Dr Appleton dyed last week after a lingering illness of many Months.8
I hope to have frequent opportunities of writing immediatly to Holland. be assured that none of them will be omitted by your / ever affectionate
RC (Adams Papers).
2. In its commentary on the French invasion of Amsterdam, the Boston Independent Chronicle, 30 March, reported, “There is no account of the American Ambassador in this explosion; whether he has retired with the Stadtholder to the Court of St. James, or whether he has gone over to Gen. Pichegru to congratulate him on the signal success of the French Democrats.” For JQA’s response, see his letter to AA of 29 June, below.
3. John Codman Jr. was not a candidate for a seat in the Boston delegation to the Mass. house of representatives in the May election. Harrison Gray Otis was nominated but tallied eighth in voting for seven seats on 11 and 13 May. All seven seats would go to Federalists in May 1796, among them both Codman and Otis (Boston Federal Orrery, 14 May 1795; Samuel Eliot Morison, Harrison Gray Otis 1765–1848: The Urbane Federalist, Boston, 1969, p. 95; Boston Columbian Centinel, 14 May 1796).
4. “But no more like my father / than I to Hercules” (Shakespeare, Hamlet, Act I, scene ii, lines 152–153). For the race between Samuel Dexter and Joseph Varnum, see Thomas Welsh to JA, 15 Dec. 1794, and note 1, above.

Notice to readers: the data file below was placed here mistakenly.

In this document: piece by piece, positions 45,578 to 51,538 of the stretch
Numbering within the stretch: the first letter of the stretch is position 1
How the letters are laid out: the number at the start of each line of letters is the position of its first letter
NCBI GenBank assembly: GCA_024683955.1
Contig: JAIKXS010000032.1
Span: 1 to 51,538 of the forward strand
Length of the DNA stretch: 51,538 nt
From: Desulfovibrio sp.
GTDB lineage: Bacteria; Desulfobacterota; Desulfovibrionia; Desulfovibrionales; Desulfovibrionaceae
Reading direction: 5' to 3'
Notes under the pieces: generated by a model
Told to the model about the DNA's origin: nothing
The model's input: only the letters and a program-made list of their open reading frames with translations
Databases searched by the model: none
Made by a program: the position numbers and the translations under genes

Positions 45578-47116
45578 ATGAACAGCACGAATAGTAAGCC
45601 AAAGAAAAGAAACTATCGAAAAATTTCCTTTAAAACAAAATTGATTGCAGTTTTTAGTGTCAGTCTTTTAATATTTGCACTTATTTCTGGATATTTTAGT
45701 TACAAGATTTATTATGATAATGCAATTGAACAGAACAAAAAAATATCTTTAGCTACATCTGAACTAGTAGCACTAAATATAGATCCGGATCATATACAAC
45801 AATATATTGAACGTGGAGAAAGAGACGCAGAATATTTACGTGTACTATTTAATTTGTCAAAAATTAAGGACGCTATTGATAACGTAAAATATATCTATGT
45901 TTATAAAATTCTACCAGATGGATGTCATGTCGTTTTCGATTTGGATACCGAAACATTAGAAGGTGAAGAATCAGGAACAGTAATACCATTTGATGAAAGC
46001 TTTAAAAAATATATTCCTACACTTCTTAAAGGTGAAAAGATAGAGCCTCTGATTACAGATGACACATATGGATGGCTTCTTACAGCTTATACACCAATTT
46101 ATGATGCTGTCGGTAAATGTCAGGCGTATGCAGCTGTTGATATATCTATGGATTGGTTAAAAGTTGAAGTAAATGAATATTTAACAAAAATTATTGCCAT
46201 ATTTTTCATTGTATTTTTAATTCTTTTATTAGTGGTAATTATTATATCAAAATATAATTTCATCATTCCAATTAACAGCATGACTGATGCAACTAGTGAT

5. Not found.
6. JQA’s only letter to AA from London, 25 Oct. 1794, above, was numbered one and enclosed The Jew. Letter no. 2, from The Hague, was dated 11 Nov., above, and was acknowledged by AA with this letter. His letters to JA of 3 and 21 Dec. were his fourth and fifth in number, respectively (Adams Papers).
7. Frederick Adolphus Packard, born 26 Sept. 1794, was the son of Rev. Asa Packard and Nancy Quincy (DAB description begins Allen Johnson, Dumas Malone, and others, eds., Dictionary of American Biography, New York, 1928–1936; repr. New York, 1955–1980; 10 vols. plus index and supplements. description ends ). Preparations for the marriage of George Augustus Frederick, Prince of Wales, to Caroline of Brunswick on 8 April 1795 were widely reported in the American press; see, for example, Massachusetts Mercury, 17–21 April.
8. Dr. Nathaniel Walker Appleton, for whom see vol. 3:118, was 39 years of age when he died on 15 April. Public tribute for the respected physician included a published funeral sermon and a lengthy obituary that extolled, “In the various relations of husband, son, parent, brother, and friend, his conduct was most exemplary. With an uncommon gentleness of manners, he united an exalted firmness of character. And to the close of life, his moral and political virtues, reflected new lustre, because he was a Christian from inquiry, and a Patriot from principle” (John Clarke, A Discourse, Delivered … after the Interment of Nathaniel W. Appleton, M.D., Boston, 1796, Evans, description begins Charles Evans and others, American Bibliography: A Chronological Dictionary of All Books, Pamphlets and Periodical Publications Printed in the United States of America [1639–1800], Chicago and Worcester, 1903–1959; 14 vols. description ends No. 30199; Boston Columbian Centinel, 18 April).